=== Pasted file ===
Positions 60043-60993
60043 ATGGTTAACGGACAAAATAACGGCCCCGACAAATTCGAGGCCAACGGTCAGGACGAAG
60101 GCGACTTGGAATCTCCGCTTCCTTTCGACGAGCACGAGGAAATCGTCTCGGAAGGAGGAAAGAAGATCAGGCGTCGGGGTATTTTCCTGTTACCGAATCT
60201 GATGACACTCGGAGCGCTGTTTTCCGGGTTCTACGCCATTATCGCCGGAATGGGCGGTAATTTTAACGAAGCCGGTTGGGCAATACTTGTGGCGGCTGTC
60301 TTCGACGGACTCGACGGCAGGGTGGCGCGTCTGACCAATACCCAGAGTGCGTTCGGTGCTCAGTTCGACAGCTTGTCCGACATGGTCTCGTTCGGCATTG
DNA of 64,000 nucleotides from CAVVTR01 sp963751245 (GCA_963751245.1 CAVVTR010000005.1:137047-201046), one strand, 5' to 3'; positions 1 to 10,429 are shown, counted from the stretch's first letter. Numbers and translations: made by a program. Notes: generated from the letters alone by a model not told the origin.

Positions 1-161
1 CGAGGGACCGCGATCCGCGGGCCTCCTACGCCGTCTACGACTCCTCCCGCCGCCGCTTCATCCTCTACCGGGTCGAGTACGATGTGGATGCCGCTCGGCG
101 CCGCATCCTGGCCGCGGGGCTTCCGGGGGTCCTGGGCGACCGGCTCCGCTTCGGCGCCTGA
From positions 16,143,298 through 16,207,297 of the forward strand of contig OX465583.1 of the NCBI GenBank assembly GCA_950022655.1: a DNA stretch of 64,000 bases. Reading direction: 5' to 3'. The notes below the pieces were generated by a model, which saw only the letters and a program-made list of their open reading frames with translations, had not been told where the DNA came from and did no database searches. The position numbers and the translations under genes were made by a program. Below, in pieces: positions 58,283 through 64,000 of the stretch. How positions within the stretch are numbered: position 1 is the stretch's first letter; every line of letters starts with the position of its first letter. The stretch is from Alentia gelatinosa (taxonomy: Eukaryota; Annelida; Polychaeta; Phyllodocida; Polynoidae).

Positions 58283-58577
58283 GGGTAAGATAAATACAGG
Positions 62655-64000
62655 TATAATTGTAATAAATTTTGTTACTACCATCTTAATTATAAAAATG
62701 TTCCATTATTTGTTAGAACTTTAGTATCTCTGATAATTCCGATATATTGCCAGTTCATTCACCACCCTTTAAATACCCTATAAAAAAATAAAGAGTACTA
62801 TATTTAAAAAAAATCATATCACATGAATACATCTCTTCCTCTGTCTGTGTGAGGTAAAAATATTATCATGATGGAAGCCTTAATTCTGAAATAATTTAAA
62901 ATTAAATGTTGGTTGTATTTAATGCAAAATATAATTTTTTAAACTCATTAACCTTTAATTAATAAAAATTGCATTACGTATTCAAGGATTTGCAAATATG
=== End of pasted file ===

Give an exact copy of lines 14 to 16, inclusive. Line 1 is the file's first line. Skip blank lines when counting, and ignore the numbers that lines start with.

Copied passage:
62655 TATAATTGTAATAAATTTTGTTACTACCATCTTAATTATAAAAATG
62701 TTCCATTATTTGTTAGAACTTTAGTATCTCTGATAATTCCGATATATTGCCAGTTCATTCACCACCCTTTAAATACCCTATAAAAAAATAAAGAGTACTA
62801 TATTTAAAAAAAATCATATCACATGAATACATCTCTTCCTCTGTCTGTGTGAGGTAAAAATATTATCATGATGGAAGCCTTAATTCTGAAATAATTTAAA